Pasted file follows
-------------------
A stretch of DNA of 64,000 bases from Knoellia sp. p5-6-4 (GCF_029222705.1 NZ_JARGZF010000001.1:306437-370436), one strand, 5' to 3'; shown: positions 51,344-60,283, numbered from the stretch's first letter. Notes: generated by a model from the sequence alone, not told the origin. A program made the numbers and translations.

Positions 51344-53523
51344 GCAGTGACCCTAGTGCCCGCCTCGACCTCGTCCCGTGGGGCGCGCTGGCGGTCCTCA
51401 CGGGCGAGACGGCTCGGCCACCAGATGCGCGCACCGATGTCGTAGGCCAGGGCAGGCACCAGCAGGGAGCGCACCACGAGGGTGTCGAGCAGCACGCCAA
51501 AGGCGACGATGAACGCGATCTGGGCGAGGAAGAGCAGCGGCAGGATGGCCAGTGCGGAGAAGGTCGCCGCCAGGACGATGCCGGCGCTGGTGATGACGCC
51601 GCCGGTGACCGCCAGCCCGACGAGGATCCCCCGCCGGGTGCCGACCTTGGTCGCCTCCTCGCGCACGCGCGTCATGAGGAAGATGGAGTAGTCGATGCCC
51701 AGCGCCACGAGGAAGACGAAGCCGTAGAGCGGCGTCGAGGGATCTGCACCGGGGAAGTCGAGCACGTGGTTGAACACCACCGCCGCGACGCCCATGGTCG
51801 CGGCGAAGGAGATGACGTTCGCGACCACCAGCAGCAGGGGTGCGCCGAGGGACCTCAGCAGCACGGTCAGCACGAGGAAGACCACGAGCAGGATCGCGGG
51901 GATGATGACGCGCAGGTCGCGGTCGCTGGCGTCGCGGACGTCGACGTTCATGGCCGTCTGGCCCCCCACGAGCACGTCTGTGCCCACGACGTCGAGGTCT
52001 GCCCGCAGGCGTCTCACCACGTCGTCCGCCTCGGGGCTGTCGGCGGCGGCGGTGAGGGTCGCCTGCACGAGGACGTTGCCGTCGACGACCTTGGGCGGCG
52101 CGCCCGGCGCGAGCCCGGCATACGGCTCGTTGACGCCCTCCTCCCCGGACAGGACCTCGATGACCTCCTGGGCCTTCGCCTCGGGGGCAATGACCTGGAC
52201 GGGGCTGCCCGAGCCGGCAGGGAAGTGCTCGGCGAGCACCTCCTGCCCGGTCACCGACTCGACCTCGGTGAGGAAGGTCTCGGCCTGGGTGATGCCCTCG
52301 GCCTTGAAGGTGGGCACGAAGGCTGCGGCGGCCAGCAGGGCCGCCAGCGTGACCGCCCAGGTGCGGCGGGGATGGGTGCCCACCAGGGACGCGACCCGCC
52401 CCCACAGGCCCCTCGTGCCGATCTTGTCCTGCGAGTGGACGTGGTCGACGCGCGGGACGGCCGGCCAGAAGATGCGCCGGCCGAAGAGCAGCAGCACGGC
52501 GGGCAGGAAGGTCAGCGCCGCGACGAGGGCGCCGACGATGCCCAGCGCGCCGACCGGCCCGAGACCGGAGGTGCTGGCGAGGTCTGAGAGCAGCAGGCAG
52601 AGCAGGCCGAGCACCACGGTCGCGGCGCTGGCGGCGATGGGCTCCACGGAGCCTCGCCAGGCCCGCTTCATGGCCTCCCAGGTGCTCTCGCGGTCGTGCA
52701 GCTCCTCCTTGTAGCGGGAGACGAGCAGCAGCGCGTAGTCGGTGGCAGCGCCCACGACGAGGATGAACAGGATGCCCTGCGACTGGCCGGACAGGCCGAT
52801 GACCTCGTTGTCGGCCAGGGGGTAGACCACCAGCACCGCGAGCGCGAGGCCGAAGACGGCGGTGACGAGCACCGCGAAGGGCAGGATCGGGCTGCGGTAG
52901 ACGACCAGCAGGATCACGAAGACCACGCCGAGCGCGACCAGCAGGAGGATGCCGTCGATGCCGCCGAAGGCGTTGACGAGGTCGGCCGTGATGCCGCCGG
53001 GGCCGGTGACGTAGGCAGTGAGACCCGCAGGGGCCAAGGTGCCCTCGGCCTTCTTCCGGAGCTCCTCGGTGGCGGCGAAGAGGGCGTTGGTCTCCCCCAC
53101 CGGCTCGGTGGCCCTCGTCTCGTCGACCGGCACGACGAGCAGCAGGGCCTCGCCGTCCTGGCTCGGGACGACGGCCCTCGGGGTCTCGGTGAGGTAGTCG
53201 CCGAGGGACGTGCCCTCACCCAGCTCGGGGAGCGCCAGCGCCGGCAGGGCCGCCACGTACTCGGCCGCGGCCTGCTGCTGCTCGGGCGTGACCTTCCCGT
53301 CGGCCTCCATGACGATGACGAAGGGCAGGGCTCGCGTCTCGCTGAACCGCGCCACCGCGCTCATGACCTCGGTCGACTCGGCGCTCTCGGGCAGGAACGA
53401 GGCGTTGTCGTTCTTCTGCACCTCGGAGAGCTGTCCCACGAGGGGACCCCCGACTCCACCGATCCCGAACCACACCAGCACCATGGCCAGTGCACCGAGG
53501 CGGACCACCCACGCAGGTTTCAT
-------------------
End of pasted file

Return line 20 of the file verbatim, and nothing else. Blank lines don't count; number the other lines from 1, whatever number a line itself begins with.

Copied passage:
53001 GGCCGGTGACGTAGGCAGTGAGACCCGCAGGGGCCAAGGTGCCCTCGGCCTTCTTCCGGAGCTCCTCGGTGGCGGCGAAGAGGGCGTTGGTCTCCCCCAC